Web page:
What is a Crime Involving Moral Turpitude?

In order to become a US citizen, one must generally have good moral character. This requirement can be muddied by the fact that some applicants have committed crimes but are unsure which crimes disqualify them from citizenship. An applicant (whether for green card or citizenship) can be denied and sometimes deported depending on the crime he or she was convicted for. 

This article will discuss what is a "conviction" and a "crime involving moral turpitude" as it relates to immigration law purposes.

Definition of Crime Involving Moral Turpitude

Case law is the primary authority on what is or is not a CIMT. Generally however, a CIMT "refers to conduct which is inherently base, vile, or depraved, contrary to the accepted rules of morality and the duties owed to persons or society in general." See Matter of Flores , 17 I&N, Dec. 225 (BIA 1980).

To determine whether the crime is a CIMT, one must look to the language of the statute itself and not the actions of the applicant. The statute which the applicant is convicted under may be a CIMT if the statute contains elements of moral turpitude. Furthermore, simply because the statute says its violation is a CIMT does not make it so.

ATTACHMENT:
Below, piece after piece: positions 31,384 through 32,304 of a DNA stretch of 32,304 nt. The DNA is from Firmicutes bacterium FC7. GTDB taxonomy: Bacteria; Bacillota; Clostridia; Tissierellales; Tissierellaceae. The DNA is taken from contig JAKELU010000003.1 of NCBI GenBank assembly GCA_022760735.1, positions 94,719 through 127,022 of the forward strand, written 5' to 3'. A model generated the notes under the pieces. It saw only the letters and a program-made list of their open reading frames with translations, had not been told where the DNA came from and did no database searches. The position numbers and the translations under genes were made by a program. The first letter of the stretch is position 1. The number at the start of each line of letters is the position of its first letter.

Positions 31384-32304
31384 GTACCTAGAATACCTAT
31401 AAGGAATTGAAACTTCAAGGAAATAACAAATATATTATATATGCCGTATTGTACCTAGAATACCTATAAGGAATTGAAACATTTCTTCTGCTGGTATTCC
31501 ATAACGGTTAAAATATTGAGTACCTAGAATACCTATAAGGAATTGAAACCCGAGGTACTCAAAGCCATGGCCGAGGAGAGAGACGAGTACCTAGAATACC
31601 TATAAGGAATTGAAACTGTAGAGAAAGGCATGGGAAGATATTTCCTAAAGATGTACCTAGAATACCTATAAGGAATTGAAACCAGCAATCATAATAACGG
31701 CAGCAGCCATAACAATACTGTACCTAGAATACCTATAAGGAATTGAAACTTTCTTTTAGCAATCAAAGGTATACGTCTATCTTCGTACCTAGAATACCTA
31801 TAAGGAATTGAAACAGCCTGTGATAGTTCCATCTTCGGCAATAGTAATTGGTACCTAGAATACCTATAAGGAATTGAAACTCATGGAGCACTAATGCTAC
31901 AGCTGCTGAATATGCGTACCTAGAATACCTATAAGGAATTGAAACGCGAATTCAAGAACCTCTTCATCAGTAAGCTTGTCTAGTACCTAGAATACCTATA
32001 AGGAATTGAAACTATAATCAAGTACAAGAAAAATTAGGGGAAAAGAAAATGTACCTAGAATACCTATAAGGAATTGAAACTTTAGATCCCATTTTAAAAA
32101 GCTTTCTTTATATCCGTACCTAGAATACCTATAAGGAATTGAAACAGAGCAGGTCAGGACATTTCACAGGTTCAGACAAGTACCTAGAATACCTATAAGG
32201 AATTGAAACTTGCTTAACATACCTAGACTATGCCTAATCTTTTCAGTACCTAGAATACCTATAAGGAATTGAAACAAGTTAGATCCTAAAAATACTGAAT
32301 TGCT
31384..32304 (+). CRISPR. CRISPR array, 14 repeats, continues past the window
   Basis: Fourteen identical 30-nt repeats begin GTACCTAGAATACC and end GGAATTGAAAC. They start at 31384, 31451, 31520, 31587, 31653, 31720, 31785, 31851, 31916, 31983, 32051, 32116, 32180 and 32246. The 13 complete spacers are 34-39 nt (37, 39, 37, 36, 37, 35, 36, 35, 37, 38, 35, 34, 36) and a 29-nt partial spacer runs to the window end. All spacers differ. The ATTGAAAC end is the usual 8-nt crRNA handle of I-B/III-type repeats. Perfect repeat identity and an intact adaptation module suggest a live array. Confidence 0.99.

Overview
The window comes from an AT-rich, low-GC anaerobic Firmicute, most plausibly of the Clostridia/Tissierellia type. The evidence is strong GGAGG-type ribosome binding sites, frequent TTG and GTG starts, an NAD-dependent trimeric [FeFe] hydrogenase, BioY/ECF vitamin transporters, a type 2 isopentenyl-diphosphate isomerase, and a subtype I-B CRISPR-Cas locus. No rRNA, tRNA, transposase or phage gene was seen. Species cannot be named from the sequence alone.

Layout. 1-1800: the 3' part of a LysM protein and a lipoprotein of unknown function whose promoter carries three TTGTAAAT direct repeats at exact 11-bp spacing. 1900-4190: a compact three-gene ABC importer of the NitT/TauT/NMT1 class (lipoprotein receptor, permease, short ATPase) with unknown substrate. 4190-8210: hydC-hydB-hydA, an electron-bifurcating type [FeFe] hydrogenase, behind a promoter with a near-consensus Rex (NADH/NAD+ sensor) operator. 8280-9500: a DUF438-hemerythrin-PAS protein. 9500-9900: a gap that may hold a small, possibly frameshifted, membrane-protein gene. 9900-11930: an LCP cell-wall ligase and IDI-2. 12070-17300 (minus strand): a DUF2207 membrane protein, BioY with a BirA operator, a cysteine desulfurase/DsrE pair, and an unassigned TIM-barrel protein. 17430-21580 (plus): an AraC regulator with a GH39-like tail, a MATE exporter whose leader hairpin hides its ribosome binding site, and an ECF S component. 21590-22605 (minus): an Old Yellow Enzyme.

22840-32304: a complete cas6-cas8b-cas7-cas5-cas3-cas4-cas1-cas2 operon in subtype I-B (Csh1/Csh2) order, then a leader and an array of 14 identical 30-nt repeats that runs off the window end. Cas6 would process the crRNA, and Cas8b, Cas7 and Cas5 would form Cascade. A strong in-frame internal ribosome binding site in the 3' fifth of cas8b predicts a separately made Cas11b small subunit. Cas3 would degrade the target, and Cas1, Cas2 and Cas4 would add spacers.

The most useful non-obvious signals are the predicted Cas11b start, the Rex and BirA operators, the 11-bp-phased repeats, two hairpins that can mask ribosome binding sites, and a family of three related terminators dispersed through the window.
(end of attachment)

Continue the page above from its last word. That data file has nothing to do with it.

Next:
Determining whether a conviction is a CIMT or not is intentionally vague. Convictions vary state by state because the each state words their statutes differently. In other words, what may be a CIMT in one state, may not be a CIMT in another.

A list of all CIMT would not only be exhaustive but also incomplete, as they can vary according by the state involved. However, all CIMT generally share common elements: fraud, larceny and an intent to harm persons or things.

Petty Offense Exception

There is an exception to the above CIMT bar, namely the petty offense exception. 

An applicant who convicts a CIMT, but it is a petty offense, will be excluded from the CIMT bar. A petty offense is defined as a crime  for which the maximum penalty possible for the crime does not exceed imprisonment for one year and , if there is a conviction, the term of imprisonment does not exceed six months, regardless of suspension. The applicant must meet both requirements to receive the exception. 

Definition of Conviction

Similar to the state-by-state CIMT analysis, the definition of "conviction" also varies between states.  Section 101(a)(48)(A) of the Immigration and Nationality Act defines “conviction” as:

•  a judge or jury has found the alien guilty or the alien entered a plea of guilty or nolo contendere or has admitted sufficient facts to warrant a finding of guilt, and 

• the judge has ordered some form of punishment penalty, or restraint on the alien’s liberty to be imposed.
It is important to note that simply confessing guilt and an imposed punishment may trigger a "conviction" for immigration purposes.